Ask Mathilde Laurent, Cartier's in-house perfumer since 2005, her favourite thing about her job and she'll say something surprising: her office.
The bright, white penthouse suite is perched high inside the Foundation Cartier, a contemporary art museum with giant windows that frame her view of the Montparnasse neighbourhood in Paris, France, where she grew up. This is where she smells, thinks, mixes, and develops new scents, like Cartier's most recent perfume, Carat, a bright floral fragrance that launches today. She describes her office as a house in a tree way high up, alone in the clouds.
It’s a place that she not only loves, but one that's also served as a metaphor for her position in the fragrance industry for years.
Until relatively recently, Laurent was one of the very few women at the top of a major, legacy fragrance house and brand. In 2016, she was joined by Christine Nagel, who was named the first female in-house perfumer of Hermès. As many members of the fragrance community told us, more women are surging to the top of major brands, and inching towards deserved recognition. But it's been a curiously long time coming.
Laurent's career path is similar to many other perfumers out there who discovered their gift early in life. She knew fragrance was her destiny after someone noticed that she was always smelling things as a child — people, places, food — and commenting on their scents. Adults told her that this habit could actually become her profession. "It stayed in my head as a pleasant idea," Laurent says. "It was such a surprise for me, because I didn't even know it was a job. I didn't realise the perfume I would smell in the streets was created by someone."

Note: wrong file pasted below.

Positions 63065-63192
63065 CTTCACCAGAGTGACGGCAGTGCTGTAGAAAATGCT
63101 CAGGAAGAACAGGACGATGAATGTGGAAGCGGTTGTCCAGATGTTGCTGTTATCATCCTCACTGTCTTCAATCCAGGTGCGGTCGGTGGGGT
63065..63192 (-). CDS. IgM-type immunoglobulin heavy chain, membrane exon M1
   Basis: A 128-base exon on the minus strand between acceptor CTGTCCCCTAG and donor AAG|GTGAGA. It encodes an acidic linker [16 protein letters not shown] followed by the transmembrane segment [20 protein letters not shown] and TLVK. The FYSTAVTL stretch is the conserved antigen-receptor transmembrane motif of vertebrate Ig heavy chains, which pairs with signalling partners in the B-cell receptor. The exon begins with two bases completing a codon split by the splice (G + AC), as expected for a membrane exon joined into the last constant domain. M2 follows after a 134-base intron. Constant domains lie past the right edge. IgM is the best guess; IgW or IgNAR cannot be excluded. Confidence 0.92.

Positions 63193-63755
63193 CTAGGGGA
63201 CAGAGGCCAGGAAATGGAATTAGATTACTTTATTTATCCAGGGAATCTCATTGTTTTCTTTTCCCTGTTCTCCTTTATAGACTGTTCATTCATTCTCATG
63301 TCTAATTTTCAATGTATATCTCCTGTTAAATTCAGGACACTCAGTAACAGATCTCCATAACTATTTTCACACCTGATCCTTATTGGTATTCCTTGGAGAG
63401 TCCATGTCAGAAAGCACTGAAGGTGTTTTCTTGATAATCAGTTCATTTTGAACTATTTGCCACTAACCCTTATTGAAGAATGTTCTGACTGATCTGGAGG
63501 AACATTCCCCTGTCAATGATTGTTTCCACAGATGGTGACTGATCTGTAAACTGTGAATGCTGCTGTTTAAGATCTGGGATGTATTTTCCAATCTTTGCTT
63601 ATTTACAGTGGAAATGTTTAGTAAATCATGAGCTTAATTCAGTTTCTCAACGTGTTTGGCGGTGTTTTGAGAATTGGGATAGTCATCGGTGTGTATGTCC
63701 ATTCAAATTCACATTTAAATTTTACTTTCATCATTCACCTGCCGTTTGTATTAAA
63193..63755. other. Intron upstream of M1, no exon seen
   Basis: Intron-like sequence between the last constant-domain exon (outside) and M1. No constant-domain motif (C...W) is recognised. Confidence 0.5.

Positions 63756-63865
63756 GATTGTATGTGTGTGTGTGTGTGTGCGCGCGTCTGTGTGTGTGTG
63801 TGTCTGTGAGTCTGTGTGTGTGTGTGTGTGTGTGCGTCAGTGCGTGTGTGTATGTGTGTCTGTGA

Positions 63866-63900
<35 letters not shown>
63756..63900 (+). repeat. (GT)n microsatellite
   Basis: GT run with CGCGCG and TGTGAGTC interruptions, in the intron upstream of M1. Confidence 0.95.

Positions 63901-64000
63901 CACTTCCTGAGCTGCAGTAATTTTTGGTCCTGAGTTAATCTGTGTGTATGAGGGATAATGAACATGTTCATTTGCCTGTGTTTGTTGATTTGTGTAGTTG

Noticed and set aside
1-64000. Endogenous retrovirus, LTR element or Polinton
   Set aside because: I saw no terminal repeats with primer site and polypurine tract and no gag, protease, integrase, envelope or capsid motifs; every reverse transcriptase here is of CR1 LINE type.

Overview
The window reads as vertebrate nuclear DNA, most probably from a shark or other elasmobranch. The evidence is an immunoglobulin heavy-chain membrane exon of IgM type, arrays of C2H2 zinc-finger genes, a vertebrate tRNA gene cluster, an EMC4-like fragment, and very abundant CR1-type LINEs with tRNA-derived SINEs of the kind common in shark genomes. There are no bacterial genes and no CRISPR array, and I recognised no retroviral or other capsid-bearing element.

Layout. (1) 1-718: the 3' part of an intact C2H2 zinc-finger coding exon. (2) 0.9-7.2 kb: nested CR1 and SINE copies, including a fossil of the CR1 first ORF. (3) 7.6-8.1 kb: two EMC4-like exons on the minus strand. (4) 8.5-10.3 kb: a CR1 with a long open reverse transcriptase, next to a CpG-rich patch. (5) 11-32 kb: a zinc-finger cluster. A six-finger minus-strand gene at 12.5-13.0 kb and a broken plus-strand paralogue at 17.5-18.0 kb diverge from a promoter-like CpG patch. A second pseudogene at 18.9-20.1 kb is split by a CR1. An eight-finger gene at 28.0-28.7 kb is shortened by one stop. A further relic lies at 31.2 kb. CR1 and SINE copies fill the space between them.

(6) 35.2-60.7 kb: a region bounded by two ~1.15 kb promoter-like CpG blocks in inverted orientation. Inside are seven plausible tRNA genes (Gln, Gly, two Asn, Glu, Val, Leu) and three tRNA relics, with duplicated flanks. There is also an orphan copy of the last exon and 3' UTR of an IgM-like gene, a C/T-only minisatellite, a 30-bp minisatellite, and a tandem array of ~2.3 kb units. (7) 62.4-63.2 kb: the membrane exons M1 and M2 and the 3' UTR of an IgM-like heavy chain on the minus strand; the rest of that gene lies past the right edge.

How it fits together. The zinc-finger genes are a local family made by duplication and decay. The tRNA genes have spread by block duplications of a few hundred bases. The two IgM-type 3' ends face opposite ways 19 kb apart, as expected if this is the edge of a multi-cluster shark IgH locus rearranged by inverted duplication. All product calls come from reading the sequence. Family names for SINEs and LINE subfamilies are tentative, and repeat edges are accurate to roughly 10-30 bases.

To become a perfumer, she first got a degree in chemistry, and then prepared for her entrance exams for ISIPCA, a school in Versailles, France for post-graduate studies in perfume and cosmetics, which is the usual route for many perfumers working today. At the time, in the '90s, she didn't notice that the students or teachers there were overwhelmingly one gender or another.
"I thought it was dominated by men," Baghriche, who currently works for Firmenich, the world's largest privately-owned fragrance company, says. "Most of my teachers there were men. Most of the 'master perfumers' were men, and I thought there was a space for women to take over. I thought it was really exciting for me to have this challenge in mind."